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Proprietary Trading Firms – What You Need To Know
Thanks for taking the time to read this post regarding proprietary trading firms. Some of this information made seem redundant, simplistic, or opinionated. In fact, this post will probably be too long for most readers, but just enough information for those that are new to proprietary stock trading firms. Before I jump into this, I think that it is important to note that I have been trading since 1996 and have witnessed a lot of changes within the stock trading industry. I was around during the late 1990’s when day trading stocks burst upon the scene, and leverage inflated the Nasdaq into a bubble, which of course blew up in 2000. A lot traders, and day trading firms got the blame for the Nasdaq bubble, and these criticisms are not without merit. After the bubble burst, the Securities and Exchange Commission enacted Rule 2520, the “Pattern Day Trading Rule”, which created a series of limitations that prevented small investors from opening a small account and then highly leveraging the account (sometimes up to 40X) in order purchase massive quantities and stocks during the trading day. The brokerages loved it because stocks where only going higher, and the brokerages earned commissions and margin interest on these massive stock orders. It was all fun, until is wasn’t. Margin destroyed many firms and day traders alike.
Rule 2520, The Pattern Day Trading Rule
The Pattern Day Trading Rule is simple. If you execute four or more day trades within 5 consecutive days, then you are considered a Pattern Day Trader. Therefore, if considered a pattern day trader, then you must maintain a minimum balance of at least $25,000 in your account, at the end of each trading day. The rule is clear. And all US based brokerages, if they want to remain in business, do not break the rule.
However, with any rule that attempts at financial regulation, the trading community of brokerages, prime dealers, margin lenders, traders etc. will always attempt to creatively implement fringe solutions to avoid regulations. Over the years I have seen every imaginable scheme where everyone with a profit motive attempts to chip away at Rule 2520. Eventually, the SEC always wins. It is never a matter of if, it is only a matter or when. So lets jump into the current state of prop trading for 2015, survey the landscape, and hopefully supply you with useful information.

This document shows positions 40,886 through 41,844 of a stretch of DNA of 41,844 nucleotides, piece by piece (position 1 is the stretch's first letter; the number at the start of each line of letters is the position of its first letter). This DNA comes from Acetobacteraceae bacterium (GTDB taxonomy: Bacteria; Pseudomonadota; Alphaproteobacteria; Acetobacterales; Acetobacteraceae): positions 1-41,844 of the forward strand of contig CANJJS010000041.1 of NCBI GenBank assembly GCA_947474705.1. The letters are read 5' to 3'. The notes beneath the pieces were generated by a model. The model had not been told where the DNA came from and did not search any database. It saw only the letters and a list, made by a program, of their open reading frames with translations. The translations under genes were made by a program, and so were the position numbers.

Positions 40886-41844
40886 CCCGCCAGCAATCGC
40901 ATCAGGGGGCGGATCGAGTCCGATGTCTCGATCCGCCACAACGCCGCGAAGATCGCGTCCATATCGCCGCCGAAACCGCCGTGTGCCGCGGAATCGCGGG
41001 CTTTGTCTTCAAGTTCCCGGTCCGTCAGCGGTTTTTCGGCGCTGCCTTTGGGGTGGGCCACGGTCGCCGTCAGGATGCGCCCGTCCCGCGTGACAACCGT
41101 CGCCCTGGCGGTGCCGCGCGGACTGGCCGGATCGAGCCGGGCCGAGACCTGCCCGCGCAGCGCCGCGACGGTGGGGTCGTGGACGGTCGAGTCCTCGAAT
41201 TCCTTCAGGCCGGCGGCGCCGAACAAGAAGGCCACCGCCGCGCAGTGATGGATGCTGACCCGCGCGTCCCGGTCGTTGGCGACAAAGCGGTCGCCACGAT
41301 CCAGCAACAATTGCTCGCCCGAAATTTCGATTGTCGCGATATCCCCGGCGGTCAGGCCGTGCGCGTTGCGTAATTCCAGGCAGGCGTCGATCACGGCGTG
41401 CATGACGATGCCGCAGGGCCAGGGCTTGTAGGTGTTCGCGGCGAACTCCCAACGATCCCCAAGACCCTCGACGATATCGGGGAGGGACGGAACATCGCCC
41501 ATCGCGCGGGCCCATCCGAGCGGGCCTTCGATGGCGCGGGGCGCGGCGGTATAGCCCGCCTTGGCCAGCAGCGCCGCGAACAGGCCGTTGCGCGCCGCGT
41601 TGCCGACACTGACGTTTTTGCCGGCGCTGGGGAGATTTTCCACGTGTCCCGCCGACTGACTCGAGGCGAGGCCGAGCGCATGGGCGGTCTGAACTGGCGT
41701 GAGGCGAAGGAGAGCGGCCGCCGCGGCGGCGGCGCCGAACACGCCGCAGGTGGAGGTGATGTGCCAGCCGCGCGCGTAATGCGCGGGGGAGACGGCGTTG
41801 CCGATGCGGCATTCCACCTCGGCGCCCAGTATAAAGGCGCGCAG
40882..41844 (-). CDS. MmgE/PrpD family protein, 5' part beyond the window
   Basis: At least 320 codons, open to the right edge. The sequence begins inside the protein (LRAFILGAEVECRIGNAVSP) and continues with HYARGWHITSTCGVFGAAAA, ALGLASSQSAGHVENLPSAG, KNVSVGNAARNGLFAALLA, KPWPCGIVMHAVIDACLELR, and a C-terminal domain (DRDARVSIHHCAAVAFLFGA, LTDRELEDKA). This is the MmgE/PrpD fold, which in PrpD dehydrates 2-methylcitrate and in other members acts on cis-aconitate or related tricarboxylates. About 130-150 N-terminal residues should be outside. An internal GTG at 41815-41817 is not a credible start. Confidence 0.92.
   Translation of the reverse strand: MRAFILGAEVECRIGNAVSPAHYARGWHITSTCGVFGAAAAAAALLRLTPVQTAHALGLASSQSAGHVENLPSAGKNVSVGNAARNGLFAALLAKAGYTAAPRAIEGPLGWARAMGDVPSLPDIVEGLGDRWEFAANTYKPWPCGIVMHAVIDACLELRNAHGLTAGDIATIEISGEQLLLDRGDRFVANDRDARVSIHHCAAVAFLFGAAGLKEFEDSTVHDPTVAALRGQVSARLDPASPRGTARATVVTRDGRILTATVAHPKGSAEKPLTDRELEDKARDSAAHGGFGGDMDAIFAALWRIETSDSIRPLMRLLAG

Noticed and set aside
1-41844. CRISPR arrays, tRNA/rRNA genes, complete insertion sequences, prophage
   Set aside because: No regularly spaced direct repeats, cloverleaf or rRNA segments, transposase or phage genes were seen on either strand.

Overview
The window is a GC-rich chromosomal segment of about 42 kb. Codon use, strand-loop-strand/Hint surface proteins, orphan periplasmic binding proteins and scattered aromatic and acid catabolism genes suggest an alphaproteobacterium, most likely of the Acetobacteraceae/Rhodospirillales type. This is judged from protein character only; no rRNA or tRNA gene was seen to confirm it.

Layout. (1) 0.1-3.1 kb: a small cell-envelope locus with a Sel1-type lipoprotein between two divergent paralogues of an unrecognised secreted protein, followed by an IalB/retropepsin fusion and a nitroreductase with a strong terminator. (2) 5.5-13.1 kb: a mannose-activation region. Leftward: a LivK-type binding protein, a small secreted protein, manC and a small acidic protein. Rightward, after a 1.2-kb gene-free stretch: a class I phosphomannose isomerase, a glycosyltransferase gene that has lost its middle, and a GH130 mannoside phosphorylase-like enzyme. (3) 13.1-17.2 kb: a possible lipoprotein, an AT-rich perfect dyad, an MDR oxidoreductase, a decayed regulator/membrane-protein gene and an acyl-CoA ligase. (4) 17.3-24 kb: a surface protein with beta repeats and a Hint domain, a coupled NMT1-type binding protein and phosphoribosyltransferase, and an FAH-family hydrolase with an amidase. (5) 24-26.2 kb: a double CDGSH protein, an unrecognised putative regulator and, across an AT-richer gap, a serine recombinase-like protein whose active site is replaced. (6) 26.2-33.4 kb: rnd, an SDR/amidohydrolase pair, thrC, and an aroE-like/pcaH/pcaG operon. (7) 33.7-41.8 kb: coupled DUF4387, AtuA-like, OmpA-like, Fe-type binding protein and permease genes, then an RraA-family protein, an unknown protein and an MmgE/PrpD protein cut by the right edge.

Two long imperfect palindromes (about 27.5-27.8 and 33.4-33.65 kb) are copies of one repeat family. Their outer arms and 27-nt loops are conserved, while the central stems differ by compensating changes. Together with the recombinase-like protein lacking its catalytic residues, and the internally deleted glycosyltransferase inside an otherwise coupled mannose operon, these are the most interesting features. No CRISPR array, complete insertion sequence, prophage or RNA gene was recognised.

Proprietary Trading – Types Of Firms
At its most basic description, a Proprietary Trading firm is a just a partnership of investors. People get together, pool their money, and trade from a single account. Many prop trading firms are private. Meaning that they do not actively seek outside traders, these types of firms typically receive money from hedge funds and they attempt to trade only for profit. Most of these firms are managed by experienced market operators, and are only looking to add computer scientists, PhD’s, and will recruit new staff through colleges and professional staffing agencies. For the sake of people reading this, I will not present a list of these firms simply because the majority of us would never get our resume glanced over.
The next type of prop trading firm are United States based prop trading firms that act like a traditional stock brokerage. In other words, a person would open an account and make a deposit, the person would then be able to trade at typically 20X of the initial deposit. So, if you deposit $10k, then you now have a purchasing power of $200k to day trade stocks. Most importantly, you can avoid Rule 2520, and do not need to maintain a balance of $25k. In addition, the leverage is much higher than a traditional United States based broker that typically will only allow 2X margin. If you plan on day trading stocks, and do not have $50k in your account, you will need margin. Unless of course, you only want to win or lose very little. The bottom line is that you need spending power and this is the sole function and purpose of these types of prop trading firms. However, all United States based brokerages that operate as a prop trading firm require that traders have a minimum series 56, 55, or 7 securities license. With this post, I will not get into the specifics of obtaining one of these licenses. Another post on this site will give exact details on how to obtain your license. Do not let the license be a deterrent, a series 56 is quite easy to pass.